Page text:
What I want to write about today is this idea, seemingly fashionable
on blogs and FriendFeed (and PLoS editorials) at the moment, of
authors switching from using their names to identify themselves on
papers to using some other form of ID. The so-called unique author ID
Now if your name is Xanthe Unique, you might be wondering what
the problem is exactly – you just write your name and that’s it. It is
indexed in Scopus/ISI/whatever subject-specific repository holds sway
in your field. However, there is a problem where you may not being
credited for your work if any of the following conditions apply:
1 – You share your name with someone else. There is a unusual case in high
energy physics where there are two people called Michel Tytgat working in approximately the same area. Obviously more likely if you
are called John Smith or Jesus Garcia.
2 – Your name is
transliterated. Maybe you are Chinese, Japanese, Korean, Thai, or any
of the places which do not use the Roman character set. In order to be
included in the relevant database/journal/website etc your name needs
to be transliterated to Wei He or whatever. Sometimes it could be
transliterated slightly differently (Wei Hei) and sometimes this
can overlap with shared name problem described above in the western character set where it
never existed in the original language.
3 – You have changed your
name. Most common case here is the women who get married and take their
husband’s names. Jayne Smith changes to Jayne Brown, but is still the
4 – You write your name differently. In order to
identify yourself correctly each time, you need to write your name the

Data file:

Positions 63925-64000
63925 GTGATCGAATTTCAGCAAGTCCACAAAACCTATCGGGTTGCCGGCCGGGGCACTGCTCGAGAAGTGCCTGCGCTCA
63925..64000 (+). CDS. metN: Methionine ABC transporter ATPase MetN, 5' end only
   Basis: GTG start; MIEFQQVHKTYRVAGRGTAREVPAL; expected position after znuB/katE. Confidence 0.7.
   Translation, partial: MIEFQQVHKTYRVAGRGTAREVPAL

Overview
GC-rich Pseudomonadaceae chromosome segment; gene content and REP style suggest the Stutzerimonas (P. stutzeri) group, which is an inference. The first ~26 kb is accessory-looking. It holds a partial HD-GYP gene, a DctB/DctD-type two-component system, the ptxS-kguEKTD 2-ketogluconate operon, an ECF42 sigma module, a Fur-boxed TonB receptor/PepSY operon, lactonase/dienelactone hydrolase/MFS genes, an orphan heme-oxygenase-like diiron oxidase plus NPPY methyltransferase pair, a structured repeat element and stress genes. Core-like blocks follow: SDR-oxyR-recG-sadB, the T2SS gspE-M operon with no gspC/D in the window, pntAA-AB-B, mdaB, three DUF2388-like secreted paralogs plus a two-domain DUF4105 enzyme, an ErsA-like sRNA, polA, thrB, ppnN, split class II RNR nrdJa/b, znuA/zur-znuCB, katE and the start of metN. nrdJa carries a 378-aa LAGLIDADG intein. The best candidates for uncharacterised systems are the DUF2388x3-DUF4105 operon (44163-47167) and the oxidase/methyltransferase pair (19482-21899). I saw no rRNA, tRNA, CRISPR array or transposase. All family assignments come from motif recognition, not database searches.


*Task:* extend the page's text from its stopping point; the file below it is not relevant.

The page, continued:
same each time on each paper, or make sure your coauthors do. It could
be the case that the same person is identified as (taking myself as an
example) – C. Leonard, C.J. Leonard, Chris Leonard, Christopher Leonard, Christopher J. Leonard, Christopher James Leonard etc.
how to make sure that your work (and citations) are being credited to
you? Well, one idea starting to gain sway is the concept of not
referring to yourself by name, but by some other unique identifier such
as a number.
The advantages are clear. All of the confusions
above could be circumvented and any aliases could be documented on a
unique author homepage.
So how might this happen? Well, this is
something I spent some time thinking about around a year ago at a
discussion about the next generation of bibliographic services in
high-energy physics. I was on a mini team looking at the unique author ID problem and whilst this team was looking at HEP in particular, I was
aware that this was an opportunity to solve the problem for all of
science (note that Scopus has already implemented something like this, all be it not open and behind a subscription wall).
Here, with some image mockups from the time, are some of my thought on the matter.
1 – A central, independent website is in charge of assigning and cataloging all author id numbers.
2 – An author comes to the website to be assigned a unique author id.
3 – The author uses this id in addition to his name on all scientific papers (and publishers publish them alongside the names)
- The author has a homepage on this central repository website where he
can list aliases, former institutions, and we can autogenerate a
bibliiogrpahy (which in itself brings up issues about a&i databases
in future). The author can also link to other identifiers about himself
such as OpenID etc. Photos, links to blogs, homepages etc could also be
inserted here. Could also list old email addresses which no longer work.
5 – Anyone can apply for an author id. Authors of grey literature are also encouraged to use this UAID.
- This website will not try to validate the applicant as being unique.
It is in their own interests to apply once and use only one UAID number.
would operate this website? A cross-publisher body such as CrossRef
would seem to be one candidate, or otherwise it would be a wholly
independent body – possibly funded by publishers. Clearly I need to
work on it a bit more and I am almost certain it has overlap with many
of the other discussions on the web at the moment, but if I read them
all, I wouldn’t be able to get any work done!
I have also decided to share my slides from the time on SlideShare.
Let me know what you think.